Editor’s Wrapup:: Convergence
Israel’s rebirth brought the past into the present, linking ancient Judea with the modern Jewish people. And over the past 58 years, as the Jewish state developed and technology advanced, the distance between the United States and Israel has shrunk. Several stories in this month’s issue bear witness to this cultural contraction of time and space.
If you listened to Israeli popular music 20 years ago, you might have heard a few ethnic chords, but the most striking thing would have been the similarity to Western rock and pop. Today, there is a deepening spiritual dimension to the music scene, with more and more artists drawing on the Bible and liturgical sources for themes and lyrics. One observer has said that the country’s best bands are “God obsessed.” Rochelle Furstenberg looks at this growing movement in “Pop Music and the Bible” (page 46).
Some cultural phenomena in Israel do look like they were imported from other lands. Take the 150-member Riders of Israel, a small tribe of Israeli men and women who ride around the country on Harley-Davidsons. Call it Zion & the Art of Motorcycle Maintenance, but Riders is just one of several biker clubs traversing Israel’s roads. And as Esther Hecht probes the history and mentality of Israel’s bikers (page 32), she reveals some distinctly Jewish facets.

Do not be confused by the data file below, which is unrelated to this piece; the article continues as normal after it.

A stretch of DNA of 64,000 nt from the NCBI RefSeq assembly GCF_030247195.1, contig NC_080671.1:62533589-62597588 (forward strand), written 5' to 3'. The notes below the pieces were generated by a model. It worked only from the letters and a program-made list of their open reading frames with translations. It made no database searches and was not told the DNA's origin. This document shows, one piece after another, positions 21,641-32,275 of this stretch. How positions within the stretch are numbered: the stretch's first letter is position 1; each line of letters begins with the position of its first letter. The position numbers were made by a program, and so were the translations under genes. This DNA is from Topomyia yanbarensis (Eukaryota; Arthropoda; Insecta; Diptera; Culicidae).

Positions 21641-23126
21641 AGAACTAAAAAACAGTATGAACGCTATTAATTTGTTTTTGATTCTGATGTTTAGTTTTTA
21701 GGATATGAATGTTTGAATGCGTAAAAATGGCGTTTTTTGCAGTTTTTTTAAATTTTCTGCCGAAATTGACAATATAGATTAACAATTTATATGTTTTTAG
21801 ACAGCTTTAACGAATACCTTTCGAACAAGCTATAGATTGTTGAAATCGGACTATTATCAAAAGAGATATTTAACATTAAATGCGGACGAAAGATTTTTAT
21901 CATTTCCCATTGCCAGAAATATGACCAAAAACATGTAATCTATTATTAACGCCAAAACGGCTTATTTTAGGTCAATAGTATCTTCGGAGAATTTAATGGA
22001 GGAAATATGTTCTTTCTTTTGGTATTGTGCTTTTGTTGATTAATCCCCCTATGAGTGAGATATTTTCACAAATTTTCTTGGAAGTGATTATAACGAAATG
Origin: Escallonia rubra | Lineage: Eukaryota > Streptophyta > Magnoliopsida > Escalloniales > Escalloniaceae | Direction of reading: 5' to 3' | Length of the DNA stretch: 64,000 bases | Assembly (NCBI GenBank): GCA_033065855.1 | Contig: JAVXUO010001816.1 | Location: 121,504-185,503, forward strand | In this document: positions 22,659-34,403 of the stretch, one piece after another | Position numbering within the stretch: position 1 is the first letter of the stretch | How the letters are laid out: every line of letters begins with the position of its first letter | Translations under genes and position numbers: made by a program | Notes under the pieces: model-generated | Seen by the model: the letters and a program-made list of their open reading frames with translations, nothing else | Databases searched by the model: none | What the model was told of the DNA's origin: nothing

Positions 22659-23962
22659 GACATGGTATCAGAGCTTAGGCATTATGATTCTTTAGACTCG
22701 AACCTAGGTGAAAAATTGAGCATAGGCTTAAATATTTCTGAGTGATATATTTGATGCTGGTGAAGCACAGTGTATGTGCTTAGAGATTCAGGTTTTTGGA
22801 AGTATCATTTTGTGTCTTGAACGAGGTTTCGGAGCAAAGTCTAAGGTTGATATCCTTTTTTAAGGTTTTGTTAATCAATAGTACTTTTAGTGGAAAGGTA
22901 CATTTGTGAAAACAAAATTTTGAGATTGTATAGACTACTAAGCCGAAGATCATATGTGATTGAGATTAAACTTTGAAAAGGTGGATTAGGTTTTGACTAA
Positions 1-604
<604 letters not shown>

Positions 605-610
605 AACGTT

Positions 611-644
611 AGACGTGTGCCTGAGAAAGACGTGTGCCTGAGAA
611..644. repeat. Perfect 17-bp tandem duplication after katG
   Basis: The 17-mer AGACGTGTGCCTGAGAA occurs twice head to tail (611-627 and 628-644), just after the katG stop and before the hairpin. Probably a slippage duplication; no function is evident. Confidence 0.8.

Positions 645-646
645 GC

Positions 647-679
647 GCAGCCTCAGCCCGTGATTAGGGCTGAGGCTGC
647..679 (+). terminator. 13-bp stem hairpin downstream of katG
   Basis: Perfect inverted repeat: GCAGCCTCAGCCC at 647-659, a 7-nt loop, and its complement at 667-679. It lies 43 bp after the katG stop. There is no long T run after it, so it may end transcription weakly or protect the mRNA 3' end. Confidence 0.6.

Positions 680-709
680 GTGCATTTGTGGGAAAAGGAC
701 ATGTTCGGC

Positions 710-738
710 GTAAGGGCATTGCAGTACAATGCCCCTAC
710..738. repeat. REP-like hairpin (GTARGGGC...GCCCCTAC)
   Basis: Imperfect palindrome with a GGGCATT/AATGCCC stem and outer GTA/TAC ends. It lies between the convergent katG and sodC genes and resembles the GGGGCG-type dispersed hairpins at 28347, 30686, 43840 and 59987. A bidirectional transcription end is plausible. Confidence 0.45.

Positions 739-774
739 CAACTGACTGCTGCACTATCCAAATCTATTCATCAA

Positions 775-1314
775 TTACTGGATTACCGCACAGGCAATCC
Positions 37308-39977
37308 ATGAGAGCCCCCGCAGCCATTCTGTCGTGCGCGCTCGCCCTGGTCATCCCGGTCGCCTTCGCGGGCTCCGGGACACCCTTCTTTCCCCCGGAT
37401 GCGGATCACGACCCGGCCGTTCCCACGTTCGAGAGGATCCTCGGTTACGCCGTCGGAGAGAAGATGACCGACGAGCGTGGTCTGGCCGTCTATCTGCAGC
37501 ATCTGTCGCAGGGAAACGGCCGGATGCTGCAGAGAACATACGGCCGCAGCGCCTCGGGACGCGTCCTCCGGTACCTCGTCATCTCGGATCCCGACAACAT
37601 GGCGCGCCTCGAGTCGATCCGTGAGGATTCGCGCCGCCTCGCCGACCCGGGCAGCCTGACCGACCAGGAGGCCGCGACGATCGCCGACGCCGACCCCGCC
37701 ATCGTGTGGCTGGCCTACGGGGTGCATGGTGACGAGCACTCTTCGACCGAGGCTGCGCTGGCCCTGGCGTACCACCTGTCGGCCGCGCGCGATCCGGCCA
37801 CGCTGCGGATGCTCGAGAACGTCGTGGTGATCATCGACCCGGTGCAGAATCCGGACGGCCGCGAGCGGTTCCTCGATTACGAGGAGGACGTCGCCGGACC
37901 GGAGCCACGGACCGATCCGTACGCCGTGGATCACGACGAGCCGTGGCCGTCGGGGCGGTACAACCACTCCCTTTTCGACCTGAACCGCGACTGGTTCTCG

Every Jewish groom marries his bride “according to the laws of Moses and Israel,” but a growing number of couples are taking this vow literally. Perhaps the surest sign of the shrinking Jewish world is the trend of Jewish couples choosing to have their weddings in the Jewish state. What about the guests? Lots of people fly to weddings these days. Besides, says one groom: “They say you should have…a trustworthy home within Israel…so what better place than to start off there?” Sarah Bronson talks to American couples who married in Israel (page 12) and thereby saw their families, and the two sides of their identities, converge.